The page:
Formal Equality of Opportunity is the view that formal rules should not exclude individuals from acheiving certain goals by making reference to personal characteristics that are arbitrary, such as race, socio-economic class, gender, religion and sexuality. In addition, Formal Equality of Opportunity forbids reference to proper names in formal rules. Formal Equality of Opportunity is incompatible with segregating workplaces or schools along these dimensions, and rules that pick out John Smith as a subject of unique advantages or disadvantages.
The best example of Formal Equality of Opportunity concerns equality before the law. However, Formal Equality of Opportunity is only formal. It is not concerned with the content of informal rules or of private discrimination. To illustrate this, consider the case of a racist employer who hires only whites but never advertises that fact. The adverts for these positions are formally open to all individuals, but the employer will never give the job to a non-white person. We can imagine other employers who are homophobic, anti-Semitic or sexist. There is something wrong with this kind of discrimination, but it is not a fault of formal rules, so Formal Equality of Opportunity can only take us so far.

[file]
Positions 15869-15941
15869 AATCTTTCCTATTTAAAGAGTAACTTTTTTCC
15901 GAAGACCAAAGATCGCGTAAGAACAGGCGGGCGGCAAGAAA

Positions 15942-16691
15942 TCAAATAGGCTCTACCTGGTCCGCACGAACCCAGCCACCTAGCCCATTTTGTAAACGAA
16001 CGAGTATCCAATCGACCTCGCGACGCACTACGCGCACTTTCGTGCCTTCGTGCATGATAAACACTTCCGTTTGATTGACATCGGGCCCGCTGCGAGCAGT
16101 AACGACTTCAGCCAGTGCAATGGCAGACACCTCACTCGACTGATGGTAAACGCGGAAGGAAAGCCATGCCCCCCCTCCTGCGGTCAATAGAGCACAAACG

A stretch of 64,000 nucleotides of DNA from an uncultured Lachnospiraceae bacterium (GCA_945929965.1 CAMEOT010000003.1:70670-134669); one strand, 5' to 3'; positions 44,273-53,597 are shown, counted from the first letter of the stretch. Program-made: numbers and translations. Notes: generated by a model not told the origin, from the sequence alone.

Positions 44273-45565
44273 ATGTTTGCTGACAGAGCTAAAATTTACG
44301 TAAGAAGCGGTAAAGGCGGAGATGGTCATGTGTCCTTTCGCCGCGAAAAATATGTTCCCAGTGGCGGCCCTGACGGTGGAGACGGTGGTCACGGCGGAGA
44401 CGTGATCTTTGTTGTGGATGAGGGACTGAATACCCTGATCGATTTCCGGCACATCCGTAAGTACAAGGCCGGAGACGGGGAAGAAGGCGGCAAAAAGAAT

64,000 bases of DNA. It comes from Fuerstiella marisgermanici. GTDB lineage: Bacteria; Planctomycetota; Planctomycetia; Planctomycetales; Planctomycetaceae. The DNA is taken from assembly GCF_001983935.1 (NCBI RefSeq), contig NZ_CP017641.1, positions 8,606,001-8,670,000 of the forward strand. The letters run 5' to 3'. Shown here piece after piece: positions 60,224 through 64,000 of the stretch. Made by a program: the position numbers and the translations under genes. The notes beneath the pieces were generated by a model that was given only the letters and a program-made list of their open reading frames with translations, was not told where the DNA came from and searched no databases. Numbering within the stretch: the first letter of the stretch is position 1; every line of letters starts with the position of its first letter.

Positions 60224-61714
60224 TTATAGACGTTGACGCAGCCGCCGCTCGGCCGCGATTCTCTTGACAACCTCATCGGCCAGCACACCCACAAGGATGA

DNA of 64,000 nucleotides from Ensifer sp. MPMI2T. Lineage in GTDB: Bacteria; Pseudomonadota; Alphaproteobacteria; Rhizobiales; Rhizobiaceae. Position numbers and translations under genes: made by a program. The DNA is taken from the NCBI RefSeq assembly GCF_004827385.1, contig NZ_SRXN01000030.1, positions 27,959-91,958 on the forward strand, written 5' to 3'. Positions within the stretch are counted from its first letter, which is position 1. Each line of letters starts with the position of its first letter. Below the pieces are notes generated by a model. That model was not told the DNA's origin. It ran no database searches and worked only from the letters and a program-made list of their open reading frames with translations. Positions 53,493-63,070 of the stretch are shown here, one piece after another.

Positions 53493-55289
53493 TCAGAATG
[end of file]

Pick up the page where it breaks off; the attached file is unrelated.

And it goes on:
Formal Equality of Opportunity suffers from some problems in its definition. We can ask, what makes a rule properly general? On one understanding, Formal Equality of Opportunity would require all positions to be open to all human beings. However, this is implausible. We do not think that young children should be allowed to apply for the position of bar tender and we certainly forbid them from voting. The severely mentally disabled may likewise be prohibited from applying for certain positions and voting. Finally, there doesn't seem to be anything especially wrong with limiting applications to only those with certain qualifications, such as a driving license for a taxi driver. However, the more permissive formal rules become, the easier it becomes to indirectly discriminate. For instance, a hair salon may insist that stylists' hair be shown and not covered. This would rule out members of some groups who cover their hair on religious or cultural grounds.